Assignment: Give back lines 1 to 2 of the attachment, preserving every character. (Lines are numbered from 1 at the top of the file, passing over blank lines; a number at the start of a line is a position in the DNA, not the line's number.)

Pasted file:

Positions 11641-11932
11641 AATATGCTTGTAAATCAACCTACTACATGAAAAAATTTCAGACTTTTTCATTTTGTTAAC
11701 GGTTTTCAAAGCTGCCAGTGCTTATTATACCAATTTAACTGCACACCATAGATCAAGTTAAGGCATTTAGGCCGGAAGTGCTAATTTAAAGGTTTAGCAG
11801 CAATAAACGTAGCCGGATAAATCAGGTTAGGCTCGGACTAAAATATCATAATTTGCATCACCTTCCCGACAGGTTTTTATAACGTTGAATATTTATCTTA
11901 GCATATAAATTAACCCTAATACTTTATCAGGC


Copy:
Positions 11641-11932
11641 AATATGCTTGTAAATCAACCTACTACATGAAAAAATTTCAGACTTTTTCATTTTGTTAAC